More than 40 kinds of fruits grow on one tree.
A garden can be not only useful but a real work of art as well. It was this formula that motivated Professor Sam Van Aken to design an exceptional park complex. The gardener made an attempt to create hybrid trees that will bear fruit the entire year, and the fairy smack of flowers will never cease to fascinate visitors. The outcome was “Frankenstein trees”, uniting several dozen cultures at once.
Van Aken portrays himself more as an artist than a gardener. Although he grew up on his family’s farm located in Pennsylvania, USA, his fervor for beauty as well as admiration for nature dominated his exertion to breed hybrids. Nonetheless, the outcome of the premier trial was participation in a thematic exhibition in 2008 with his plant hybrids. Only then did the scientist think about grafting fruit trees and creating a 40-in-1 plant.
Van Aken’s trees did not impress the unassuming visitor. Yes, his trees looked a little weird and amusing because a variety of plant parts were grafted into their base but nothing more. Passers-by just shrugged their shoulders and mumbled something about a “scientific experiment.” The fairy tale became reality came true only in the spring.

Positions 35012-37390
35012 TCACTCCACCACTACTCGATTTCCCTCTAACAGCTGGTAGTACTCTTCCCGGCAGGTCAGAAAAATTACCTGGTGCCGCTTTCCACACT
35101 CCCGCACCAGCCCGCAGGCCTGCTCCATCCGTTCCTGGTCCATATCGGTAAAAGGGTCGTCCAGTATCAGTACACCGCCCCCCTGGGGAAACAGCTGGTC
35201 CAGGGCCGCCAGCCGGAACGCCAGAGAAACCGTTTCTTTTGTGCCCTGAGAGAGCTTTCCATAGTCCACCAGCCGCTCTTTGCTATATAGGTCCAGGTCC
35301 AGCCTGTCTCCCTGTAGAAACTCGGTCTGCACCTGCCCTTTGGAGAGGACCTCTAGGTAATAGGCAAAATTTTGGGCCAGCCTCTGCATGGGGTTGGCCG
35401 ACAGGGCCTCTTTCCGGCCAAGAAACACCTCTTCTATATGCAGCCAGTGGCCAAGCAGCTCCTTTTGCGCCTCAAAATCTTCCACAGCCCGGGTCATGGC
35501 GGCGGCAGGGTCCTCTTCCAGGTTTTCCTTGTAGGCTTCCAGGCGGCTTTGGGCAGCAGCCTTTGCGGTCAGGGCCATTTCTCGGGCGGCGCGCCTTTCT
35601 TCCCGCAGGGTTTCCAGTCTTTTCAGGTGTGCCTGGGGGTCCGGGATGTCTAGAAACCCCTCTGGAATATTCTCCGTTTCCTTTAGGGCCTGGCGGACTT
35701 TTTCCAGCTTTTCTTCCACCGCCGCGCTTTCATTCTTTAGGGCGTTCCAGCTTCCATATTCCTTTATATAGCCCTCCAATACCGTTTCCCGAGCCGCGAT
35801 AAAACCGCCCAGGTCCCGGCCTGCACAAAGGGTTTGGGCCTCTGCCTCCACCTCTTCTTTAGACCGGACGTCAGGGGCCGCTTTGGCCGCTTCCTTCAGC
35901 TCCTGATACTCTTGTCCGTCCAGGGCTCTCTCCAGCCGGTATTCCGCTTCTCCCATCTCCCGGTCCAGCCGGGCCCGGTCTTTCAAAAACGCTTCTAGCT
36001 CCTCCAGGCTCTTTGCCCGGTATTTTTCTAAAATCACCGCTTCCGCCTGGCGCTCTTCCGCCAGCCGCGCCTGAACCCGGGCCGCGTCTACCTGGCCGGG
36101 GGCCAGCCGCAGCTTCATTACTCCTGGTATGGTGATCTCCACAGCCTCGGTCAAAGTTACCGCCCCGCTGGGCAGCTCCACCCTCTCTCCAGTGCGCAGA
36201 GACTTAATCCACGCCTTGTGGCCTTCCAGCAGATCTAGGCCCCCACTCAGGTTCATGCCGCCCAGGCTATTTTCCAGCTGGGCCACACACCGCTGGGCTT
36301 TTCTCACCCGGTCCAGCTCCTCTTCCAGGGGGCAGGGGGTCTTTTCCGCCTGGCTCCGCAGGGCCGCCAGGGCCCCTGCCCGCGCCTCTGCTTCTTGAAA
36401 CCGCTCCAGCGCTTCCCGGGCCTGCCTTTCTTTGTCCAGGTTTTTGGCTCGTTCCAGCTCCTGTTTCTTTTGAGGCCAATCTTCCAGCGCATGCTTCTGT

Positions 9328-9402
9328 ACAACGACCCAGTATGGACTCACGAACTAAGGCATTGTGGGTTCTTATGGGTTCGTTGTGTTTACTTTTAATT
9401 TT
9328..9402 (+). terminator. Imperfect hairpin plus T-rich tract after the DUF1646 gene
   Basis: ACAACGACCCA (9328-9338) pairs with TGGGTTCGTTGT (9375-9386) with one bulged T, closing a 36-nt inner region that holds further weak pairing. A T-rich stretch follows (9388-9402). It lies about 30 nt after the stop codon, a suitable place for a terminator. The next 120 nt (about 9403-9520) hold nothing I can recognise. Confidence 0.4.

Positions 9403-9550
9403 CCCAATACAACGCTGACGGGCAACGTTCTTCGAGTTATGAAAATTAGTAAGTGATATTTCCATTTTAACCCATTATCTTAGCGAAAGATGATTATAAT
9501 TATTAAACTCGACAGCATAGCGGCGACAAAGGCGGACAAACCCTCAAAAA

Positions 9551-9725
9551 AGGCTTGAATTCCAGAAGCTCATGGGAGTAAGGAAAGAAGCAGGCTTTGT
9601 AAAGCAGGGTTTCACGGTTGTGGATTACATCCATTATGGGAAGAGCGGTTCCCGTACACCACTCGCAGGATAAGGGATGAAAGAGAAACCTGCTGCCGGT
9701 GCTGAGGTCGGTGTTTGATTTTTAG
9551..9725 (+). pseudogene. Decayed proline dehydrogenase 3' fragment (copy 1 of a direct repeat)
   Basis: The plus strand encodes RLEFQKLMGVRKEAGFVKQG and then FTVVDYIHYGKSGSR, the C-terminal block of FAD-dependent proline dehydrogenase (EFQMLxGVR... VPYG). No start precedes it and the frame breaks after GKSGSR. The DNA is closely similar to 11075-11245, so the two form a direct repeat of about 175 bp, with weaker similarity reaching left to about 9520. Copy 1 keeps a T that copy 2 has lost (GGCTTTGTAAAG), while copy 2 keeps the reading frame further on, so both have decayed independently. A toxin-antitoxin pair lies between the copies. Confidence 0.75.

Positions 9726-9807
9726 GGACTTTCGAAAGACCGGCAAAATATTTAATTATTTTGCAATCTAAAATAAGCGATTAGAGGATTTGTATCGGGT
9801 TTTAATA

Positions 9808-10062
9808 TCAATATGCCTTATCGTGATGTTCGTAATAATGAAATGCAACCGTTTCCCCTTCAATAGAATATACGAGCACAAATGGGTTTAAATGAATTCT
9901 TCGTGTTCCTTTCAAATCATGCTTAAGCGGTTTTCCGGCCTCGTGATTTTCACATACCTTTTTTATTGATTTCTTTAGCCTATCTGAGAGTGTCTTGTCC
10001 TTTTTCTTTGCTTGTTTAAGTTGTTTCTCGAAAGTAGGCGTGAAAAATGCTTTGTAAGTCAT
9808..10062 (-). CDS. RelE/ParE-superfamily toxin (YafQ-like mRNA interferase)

It was during this brightest time of the year that hundreds of flowers of all shades bloomed on the trees. An incredible mixture of colors showed others what can occur when nature motivates creativity. Then, within a few months, Van Aken’s trees delivered abundant fruitage of plums, peaches, apricots, nectarines, almonds, and a number of other stone fruits. For the first time in history, it was probable to accomplish the unthinkable: to unite several crops in one tree at once.
Van Aken rightly believed that it was stone fruits that showed the greatest diversity in both flowering and fruiting. Furthermore, they have better compatibility. And care for different cultures is almost similar. The most difficult part was grafting the cherry. But there were no obstacles with almonds, apricots, or plums.
Even under these near-ideal states, it takes at least five years to grow and plant a single tree. Van Aken does his own spring pruning, shaping many crowns according to his concept of beauty. The professor believes that 40 is the optimal number of grafted varieties per tree. This makes it probable to obtain from it a variety of cultures.
Van Aken plans to create an open-air museum with branches in various cities. He has the desire to create, surprise, motivate as well as preserve the most valuable and ancient species of stone fruits. In the future, Van Aken’s gardens will be integrated into the urban environment and, as the professor expects, will assist people to rethink their relationship with nature and their role in it.